Wednesday, 3 April 2013

In search of the best eggplant salad in Myanmar

Hilda turns into Burmese cuisine  fan in Yangon
It was love at first sight so to speak. The first time we tasted the khyan dhi pope thote  (eggplant) salad was in "Padomar", an old Governor's mansion converted into a restaurant in Myanamar's old captial in Yangon.

The manager, who graciously offered to serve us, recommended this dish served with the soy sauce and lime soaked with fresh garlic and chopped green chilis. He stressed that their eggplant salad is unlike any other in the whole of Mynamar. Theirs is grilled over charcoal and mixed with dried shrimps, chopped nuts, garlic, fresh coriander sesame seed and topped with shallots and green onions. And so it began, our search for the best roasted eggplant salad in Myanmar.

The Moon's specials listed on a board 
It was Good Friday when we arrived in Bagan (1.5 hours flight from Yangon). Being Catholics, we decided to forego meat. For lunch, our guide Mr. Shwe brought us to his favorite vegetarian restaurant in Old Bagan called "The Moon Vegetarian Restaurant Be Kind to Animals", next to Tarabar Gate. This should not be confused with "Full Moon" located in the touristy strip in Nyang Shwe. The  place is located in an open space garden (expect  dirt floor), with hanging plants, wooden chairs and tables covered with red and white checkered table cloth.

The meals are freshly prepared and they have the special of the day listed on the board. I must say that The Moon's eggplant salad is the best! The smoky smell wafted as it was served on the table. Here the eggplant was roasted then mashed and served with warm roasted nuts,  crispy garlic, sesame seeds, onions and shallots, tomatoes, topped with sesame and pumpkin seeds.
The Moon, the best roasted eggplant salad ever!
Black Bamboo in Bagan

For dinner, we opted to try hot air balloon's pilot Lee Hooper's recommendation in Lonely Planet - "Black Bamboo", an open garden right off the main road in Nyang Shwe. The place is run by a French lady and her Burmese husband. Unfortunately, the eggplant salad and sad to note that all the other salads are so-and-so. They are more known for their steaks but they serve the best rum raisin ice cream that I've ever tasted!

In Lake Inle (flight is an hour to Heho and another hour's drive to the Lake), we stopped by Green Chili on Hospital Road. It's in a home converted into a restaurant. The dishes are similar to Thai food. Their eggplant salad had more coriander and  ginger. But their tea leaf salad was divine.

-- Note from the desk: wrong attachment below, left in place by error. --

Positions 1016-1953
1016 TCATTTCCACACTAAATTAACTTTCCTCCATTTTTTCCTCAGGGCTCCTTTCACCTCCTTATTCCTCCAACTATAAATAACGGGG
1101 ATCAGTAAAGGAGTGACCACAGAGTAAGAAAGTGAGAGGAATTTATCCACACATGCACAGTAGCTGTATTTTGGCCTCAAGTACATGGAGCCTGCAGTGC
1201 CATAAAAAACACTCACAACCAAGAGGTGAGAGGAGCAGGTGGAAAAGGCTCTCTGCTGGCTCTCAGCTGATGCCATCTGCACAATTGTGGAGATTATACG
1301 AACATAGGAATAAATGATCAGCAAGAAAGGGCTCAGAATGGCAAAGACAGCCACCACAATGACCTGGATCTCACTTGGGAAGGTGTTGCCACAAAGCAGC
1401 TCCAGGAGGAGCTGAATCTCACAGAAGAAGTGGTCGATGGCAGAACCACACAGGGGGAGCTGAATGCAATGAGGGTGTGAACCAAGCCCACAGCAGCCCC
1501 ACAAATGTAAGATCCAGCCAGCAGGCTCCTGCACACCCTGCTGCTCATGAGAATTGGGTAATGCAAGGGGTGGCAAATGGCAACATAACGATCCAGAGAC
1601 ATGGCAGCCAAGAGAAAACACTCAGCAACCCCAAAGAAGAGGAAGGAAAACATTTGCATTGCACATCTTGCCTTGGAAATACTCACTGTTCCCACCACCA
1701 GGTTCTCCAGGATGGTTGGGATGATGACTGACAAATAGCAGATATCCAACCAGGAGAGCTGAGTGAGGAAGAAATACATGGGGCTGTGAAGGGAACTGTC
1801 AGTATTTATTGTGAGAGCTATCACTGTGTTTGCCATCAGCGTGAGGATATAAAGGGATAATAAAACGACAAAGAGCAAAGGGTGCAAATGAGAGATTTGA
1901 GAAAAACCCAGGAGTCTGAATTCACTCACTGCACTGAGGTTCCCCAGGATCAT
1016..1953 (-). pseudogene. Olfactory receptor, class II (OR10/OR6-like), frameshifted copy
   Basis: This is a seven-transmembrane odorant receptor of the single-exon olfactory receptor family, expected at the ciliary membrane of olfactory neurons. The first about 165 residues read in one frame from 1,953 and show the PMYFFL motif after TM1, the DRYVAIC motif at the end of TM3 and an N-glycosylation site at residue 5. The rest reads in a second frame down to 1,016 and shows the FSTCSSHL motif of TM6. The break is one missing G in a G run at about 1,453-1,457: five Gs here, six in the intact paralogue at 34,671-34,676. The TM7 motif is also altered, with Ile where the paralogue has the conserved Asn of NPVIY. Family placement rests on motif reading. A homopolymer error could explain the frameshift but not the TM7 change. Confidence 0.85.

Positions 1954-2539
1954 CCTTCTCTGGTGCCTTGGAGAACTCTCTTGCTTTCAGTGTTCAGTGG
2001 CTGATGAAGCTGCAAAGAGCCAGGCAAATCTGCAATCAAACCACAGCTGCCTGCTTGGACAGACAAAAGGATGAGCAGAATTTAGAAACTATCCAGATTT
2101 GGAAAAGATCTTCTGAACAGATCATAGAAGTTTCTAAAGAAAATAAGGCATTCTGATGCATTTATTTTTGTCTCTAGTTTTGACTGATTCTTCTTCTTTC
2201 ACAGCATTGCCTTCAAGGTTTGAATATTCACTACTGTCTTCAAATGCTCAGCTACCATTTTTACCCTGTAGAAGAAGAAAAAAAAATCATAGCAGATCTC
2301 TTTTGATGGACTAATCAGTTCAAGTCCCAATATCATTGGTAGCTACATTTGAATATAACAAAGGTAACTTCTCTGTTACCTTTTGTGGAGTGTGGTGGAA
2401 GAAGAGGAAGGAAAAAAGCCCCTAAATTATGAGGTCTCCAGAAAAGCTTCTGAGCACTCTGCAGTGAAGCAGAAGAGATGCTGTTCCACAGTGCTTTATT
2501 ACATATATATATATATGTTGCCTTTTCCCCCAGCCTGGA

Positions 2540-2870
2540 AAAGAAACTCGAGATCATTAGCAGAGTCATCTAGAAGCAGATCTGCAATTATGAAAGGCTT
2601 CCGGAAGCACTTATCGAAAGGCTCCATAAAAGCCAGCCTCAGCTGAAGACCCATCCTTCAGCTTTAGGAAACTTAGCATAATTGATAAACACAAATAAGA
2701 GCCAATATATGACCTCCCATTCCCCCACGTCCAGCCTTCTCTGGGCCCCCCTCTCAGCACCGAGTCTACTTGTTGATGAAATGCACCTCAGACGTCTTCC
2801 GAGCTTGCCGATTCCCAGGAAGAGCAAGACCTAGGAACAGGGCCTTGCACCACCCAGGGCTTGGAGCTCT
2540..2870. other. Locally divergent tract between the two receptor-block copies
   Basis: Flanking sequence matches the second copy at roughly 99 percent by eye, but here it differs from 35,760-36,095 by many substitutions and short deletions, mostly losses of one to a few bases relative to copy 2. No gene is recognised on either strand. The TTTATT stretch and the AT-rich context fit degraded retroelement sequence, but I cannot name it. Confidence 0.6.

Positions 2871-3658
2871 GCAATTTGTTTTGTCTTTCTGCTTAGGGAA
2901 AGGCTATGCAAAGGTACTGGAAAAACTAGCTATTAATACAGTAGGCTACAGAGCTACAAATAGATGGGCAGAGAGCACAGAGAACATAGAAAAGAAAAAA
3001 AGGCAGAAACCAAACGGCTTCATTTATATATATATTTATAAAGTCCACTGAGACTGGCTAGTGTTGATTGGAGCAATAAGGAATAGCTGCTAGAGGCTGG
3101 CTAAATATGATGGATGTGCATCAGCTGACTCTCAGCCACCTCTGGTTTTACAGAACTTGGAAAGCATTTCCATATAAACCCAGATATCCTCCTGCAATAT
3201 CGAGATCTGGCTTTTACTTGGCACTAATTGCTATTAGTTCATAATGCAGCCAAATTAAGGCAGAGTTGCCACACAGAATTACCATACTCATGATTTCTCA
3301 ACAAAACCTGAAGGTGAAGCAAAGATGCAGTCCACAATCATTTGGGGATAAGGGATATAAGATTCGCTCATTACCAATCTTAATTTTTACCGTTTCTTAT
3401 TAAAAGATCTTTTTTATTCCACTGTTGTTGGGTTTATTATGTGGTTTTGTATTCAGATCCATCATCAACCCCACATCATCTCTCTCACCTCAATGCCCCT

Green Chili's in Lake Inle
Off to Nga Phe Chaung in Lake Inle  (another hour by boat)
In Lake Inle we ventured down to Sagar, a two hour trip by boat down south from our hotel in Nga Phe Chaung. The place is quite remote and hardly reached by tourists. It was plagued with civil wars among the ethnic groups and opened up fairly recently. We spotted several tomato orchards in the floating garden that during lunch, we decided to try something from the lake - this is the tomato salad which is again the best I've ever tasted.

After all this food tasting in three cities in Myanmar, I am now a bonafide fan of Myanmar cuisine. I'm still looking for a restaurant here in Manila that serves Myanmar dishes. Meantime to satisfy my craving, I found this online from

2 medium eggplants
2 small shallots, thinly sliced and soaked in cold water
2 garlic cloves, thinly sliced
2 tabelspoons peanut oil

1 teaspoon dried shrimps, pounded into floss
1 teaspoon toasted sesame seeds
1 teaspoon roasted peanuts, chopped
small handful of fresh coriander, chopped
1/2 lime, juiced
1 tabelspoon fish sauce
Eggplant, Tea Leaf, Penworth 
 at the Strand Hotel  in Yangon
*mine: add finely sliced chilies and 1 tablespoon pumpkin seeds

Place the eggplants whole on a flat baking sheet lined with foil. Pierce the eggplants with a knife to stop them
from burtising during cooking. Place under a hot grill for 15-25 minutes turning them occasionally. Be sure to let the skin color and char. While the eggplants ar egrilling, make the crispy garlic and oil. heat the oil in a small scause pan and fry the garlic until golden and aromatic. Remove with a slotted spoon and cool. Drain the shallots and squeez them in your hands to remove any water. Pop them in a bowl.
When the eggplants are ready, cool a little until they can be handled. Cut them in half and scoop out the flesh into the bow. Mix in 1 tabelsppon of the frying oil and the garnishes. Taste and adjust the seasoning so there is a balance of salt and sourness. Serve while the salad is still warm.
Serves two and takes at least 25 minutes to prepare.

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